I got very excited about using the tubeless American Classic Argent wheels. They’ve got a lot going for them: they are relatively lightweight, make a nod towards being aero and are of bullet proof construction. All that means they are potentially very fast, especially when combined with some tyres-without-tubes from Schwalbe, who reckon their tubeless One tyres have the lowest rolling resistance of any in their range…
As with any tubeless wheelset, the Argents have that all important, built-in, on the go puncture repair thanks to the encased sealant; when you add that to all the other advantages, it’s no surprise that American Classic are really keen to promote tubeless technology.
I want to love it as well, but haven’t a good track record with tubeless. I have just about given up on it for cyclocross but perhaps I’d have more luck on the road? Unfortunately things didn’t get off to a good start…
During the first outing with the Argents I rode, head down, straight over a smashed bottle – not an uncommon thing on London roads. The resultant cut was too large for the sealant to repair, negating one of those tubeless benefits immediately. In fact, when I went to stick a tube inside, all the latex sealant managed to achieve was the ruin of a pair of my new team shorts. It wasn’t just the tyre that was deflated at that point.
But these things happen and since overcoming that initial mishap – with a new tyre – I have been enjoying trouble-free riding with these wheels and their tubelessness (yes I am not sure either).
It’s actually very confidence inspiring to train on tubeless tyres, knowing that your average, everyday puncture will just be dealt with automatically. That peace of mind is definitely worth something.
Strangely I still haven’t met any other roadies using tubeless and only a very few appear keen to use the technology. Even the mtbers on our team who, given the widespread adoption of tubeless off-road, should be advocates for its use on the road, aren’t stepping up to the plate. It’s a bit like all the fuss over road disc brakes: the technology probably is better but it’s not really necessary, so no one is bothered.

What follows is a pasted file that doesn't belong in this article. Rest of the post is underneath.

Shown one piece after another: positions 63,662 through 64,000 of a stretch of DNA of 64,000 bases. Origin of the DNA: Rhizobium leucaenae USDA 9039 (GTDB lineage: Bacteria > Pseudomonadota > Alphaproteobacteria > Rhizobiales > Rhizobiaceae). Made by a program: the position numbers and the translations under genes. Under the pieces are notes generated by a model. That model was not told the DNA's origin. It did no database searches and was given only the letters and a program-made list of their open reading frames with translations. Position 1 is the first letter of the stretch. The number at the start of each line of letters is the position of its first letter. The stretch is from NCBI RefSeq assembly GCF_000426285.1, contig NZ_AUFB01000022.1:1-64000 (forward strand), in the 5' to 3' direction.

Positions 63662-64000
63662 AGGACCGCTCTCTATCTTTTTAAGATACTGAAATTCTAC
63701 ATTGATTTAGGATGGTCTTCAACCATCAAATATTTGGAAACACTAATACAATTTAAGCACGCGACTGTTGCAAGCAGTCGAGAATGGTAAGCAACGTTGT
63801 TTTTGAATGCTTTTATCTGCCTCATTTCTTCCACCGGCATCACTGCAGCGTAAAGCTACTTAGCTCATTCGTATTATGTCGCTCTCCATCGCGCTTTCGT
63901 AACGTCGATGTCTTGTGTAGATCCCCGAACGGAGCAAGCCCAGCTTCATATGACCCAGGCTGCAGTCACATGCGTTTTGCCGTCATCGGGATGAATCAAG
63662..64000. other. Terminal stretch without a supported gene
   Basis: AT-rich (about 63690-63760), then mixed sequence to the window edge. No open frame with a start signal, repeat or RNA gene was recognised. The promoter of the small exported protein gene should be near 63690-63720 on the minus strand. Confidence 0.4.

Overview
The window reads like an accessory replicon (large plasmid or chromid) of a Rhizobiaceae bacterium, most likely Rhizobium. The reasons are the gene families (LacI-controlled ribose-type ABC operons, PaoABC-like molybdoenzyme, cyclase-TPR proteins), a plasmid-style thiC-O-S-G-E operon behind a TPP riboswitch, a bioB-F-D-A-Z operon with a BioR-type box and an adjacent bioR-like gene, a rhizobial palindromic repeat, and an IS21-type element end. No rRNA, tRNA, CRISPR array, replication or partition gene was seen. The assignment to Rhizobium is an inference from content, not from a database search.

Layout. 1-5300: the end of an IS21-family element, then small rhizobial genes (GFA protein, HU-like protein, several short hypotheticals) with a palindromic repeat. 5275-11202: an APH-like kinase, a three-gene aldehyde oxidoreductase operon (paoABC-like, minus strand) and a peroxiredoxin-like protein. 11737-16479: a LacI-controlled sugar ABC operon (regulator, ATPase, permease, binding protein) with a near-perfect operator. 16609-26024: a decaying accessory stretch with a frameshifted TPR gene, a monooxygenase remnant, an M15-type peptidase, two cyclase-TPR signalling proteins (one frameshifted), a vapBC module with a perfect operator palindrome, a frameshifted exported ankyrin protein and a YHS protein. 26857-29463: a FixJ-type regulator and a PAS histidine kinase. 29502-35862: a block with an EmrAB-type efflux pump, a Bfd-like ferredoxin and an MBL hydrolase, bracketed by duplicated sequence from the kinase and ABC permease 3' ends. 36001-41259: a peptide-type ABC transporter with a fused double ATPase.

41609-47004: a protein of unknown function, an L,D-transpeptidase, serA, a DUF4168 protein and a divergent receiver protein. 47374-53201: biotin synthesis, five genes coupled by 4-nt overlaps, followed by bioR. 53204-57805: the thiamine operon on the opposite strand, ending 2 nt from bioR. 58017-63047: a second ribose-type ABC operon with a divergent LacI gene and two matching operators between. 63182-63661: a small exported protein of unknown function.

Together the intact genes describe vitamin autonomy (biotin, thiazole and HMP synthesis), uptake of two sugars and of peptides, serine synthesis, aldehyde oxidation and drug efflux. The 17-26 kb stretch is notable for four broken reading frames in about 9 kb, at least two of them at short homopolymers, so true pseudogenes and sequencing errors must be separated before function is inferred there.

That makes me think that there’s a lot of work for companies like American Classic to do to convince roadies to switch over to tubeless. Still I am old enough to remember the fuss made by some over the switch from downtube mounted gear levers to the integrated brake and gear levers we all use now…
But this review is about the wheels, not tubeless technology per se – even though the two things go hand in hand – and the wheels were left unscathed by the bottle experience. They are certainly tough.
As we said in the Preview, the American Classic Argent tubeless wheels are good-looking, if boldly liveried wheels; and they look good on any bike, which is an important consideration nowadays with cycling being so chic. They may not be in vogue carbon, but they look the business and will have more reliable braking in every situation.
Compare prices and buy wheels from:
|Cyclestore||Evans Cycles||Hargroves Cycles||Merlin Cycles|
|AW Cycles||Biketart||Cycle Surgery|
|Leisure Lakes Bikes||Rutland Cycling|